Rise of rightwing extremism in US military sparks fears over democracy | US military

Fears are growing among experts, politicians, and former generals about the rise of rightwing extremism in the US military and the potential threat it could pose to American democracy.

Even as the US Department of Defense issues new policies to root out extremism in its ranks, some experts caution that the safeguards don’t go far enough, leaving the next election vulnerable to attack as well as fears about a broader violent “insurgency” by rightwing radicals.

“We’re behind the ball on what we know about domestic terrorists in the United States,” Paul Eaton, a retired US army major general and senior adviser to the non-profit VoteVets, said.

Eaton and two other retired army generals recently wrote an op-ed in the Washington Post last month warning of the threat of a coup in the 2024 election. The generals warned that it could succeed with the aid of rogue military elements. They contemplated the possibility of a breakdown of the chain of command, along partisan lines, in the aftermath of a contested election with “rogue units organizing among themselves to support the ‘rightful’ commander in chief”.

Eaton said in an interview that the American military and law enforcement have a history of underestimating the threat from the far right.

“It’s the Timothy McVeigh problem: what did we know about McVeigh and what were we doing about it?” said Eaton.

The 1995 Oklahoma City bombing killed 168 people and injured over 650 when one morning ex-army soldiers Timothy McVeigh and co-conspirator Terry Nichols parked a rental truck filled with homemade explosives outside a federal building and detonated it. It remains the deadliest act of domestic terrorism in US history. The two men harbored anti-government and racists beliefs.

“The McVeighs of the world are still there, we had about 4,500 of them crawling all over the nation’s capitol [during the 6 January attack],” said Eaton, who added that the increased power of the internet and rise of social media had boosted the threat massively since McVeigh’s attack.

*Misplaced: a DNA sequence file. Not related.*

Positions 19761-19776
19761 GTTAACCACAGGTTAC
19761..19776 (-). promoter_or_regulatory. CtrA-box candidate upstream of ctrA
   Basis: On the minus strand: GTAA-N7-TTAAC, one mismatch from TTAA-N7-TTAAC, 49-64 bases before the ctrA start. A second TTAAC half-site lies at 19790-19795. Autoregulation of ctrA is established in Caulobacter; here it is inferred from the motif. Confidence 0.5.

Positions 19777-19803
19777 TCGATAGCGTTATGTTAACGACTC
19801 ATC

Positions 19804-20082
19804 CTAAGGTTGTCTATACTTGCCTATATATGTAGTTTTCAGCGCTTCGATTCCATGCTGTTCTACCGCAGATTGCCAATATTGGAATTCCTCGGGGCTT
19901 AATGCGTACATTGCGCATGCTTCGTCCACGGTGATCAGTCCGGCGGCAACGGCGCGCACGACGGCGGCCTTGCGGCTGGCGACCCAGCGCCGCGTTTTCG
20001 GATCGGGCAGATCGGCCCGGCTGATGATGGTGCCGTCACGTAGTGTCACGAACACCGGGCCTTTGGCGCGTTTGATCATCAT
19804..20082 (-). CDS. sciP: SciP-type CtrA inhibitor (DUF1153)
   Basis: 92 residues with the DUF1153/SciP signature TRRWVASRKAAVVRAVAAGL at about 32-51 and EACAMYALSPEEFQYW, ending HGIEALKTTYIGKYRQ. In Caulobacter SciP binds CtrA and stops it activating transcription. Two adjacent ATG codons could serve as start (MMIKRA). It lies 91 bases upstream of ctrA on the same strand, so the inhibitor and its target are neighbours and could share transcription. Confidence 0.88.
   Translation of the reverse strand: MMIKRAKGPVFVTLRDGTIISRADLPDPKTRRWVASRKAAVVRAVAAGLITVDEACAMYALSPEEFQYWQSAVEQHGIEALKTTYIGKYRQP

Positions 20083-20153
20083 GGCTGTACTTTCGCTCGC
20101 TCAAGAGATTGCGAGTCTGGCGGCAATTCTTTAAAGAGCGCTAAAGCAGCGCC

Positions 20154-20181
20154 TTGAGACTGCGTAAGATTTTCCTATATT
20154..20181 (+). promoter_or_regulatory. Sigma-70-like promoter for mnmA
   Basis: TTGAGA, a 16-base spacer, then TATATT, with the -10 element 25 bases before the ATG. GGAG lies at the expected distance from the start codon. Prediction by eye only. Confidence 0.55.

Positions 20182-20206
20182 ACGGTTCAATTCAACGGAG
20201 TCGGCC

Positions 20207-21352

A crowd outside the US Capitol on 6 January 2021.
‘The McVeighs of the world are still there, we had about 4,500 of them crawling all over the nation’s capitol.’ Photograph: Brendan Smialowski/AFP/Getty Images

“The infection of extremism into our state and local police and our armed forces is a very serious concern that needs to be monitored,” said Eaton.

Eaton added: “There’s a recruiting effort going on locally, they’re going to school boards, like missionaries sent to the islands to convert people. The Proud Boys and Oath Keepers are definitely recruiting.””

In many ways the aftermath of the attack on the Capitol in Washington DC laid bare the vulnerability of US service members to extremism. The 727 defendants charged in the 6 January Capitol riot include 81 with ties to the military, while five were active duty service members. A 35-year-old woman, air force veteran Ashli Babbitt, was fatally shot while attempting to break the doors into the House chamber.

The appeal of extremism among active duty and veterans is a longstanding issue with a track record of violent incidents.

Last year army private Ethan Phelan Melzer confessed to prosecutors in the southern district of New York to plotting an attack on fellow soldiers in his unit. The federal indictment states that Melzer confessed to sharing sensitive information about his soon-to-deploy unit with members of a neo-Nazi group in order to facilitate an attack that would “result in the deaths of as many of his fellow service members as possible”.

In 2018 marine lance corporal Vasillios Pistolis was imprisoned after assaulting people at the 2017 Charlottesville “Unite The Right” rally. Pistolis was discovered to belong the neo-Nazi group Atomwaffen after bragging about violence in chats with other Atomwaffen members, which were eventually leaked.

From 1990 to July 2021 there have been at least 354 people with military backgrounds that have committed criminal acts motivated by “political, economic, social, or religious goals” according to data collected by the National Consortium for the Study of Terrorism and Responses to Terrorism at the University of Maryland.

The data suggest the problem is growing in the US as from 1990-2010 there was an average of six cases a year, but over the last decade “that number has more than tripled to nearly 21 subjects per year”.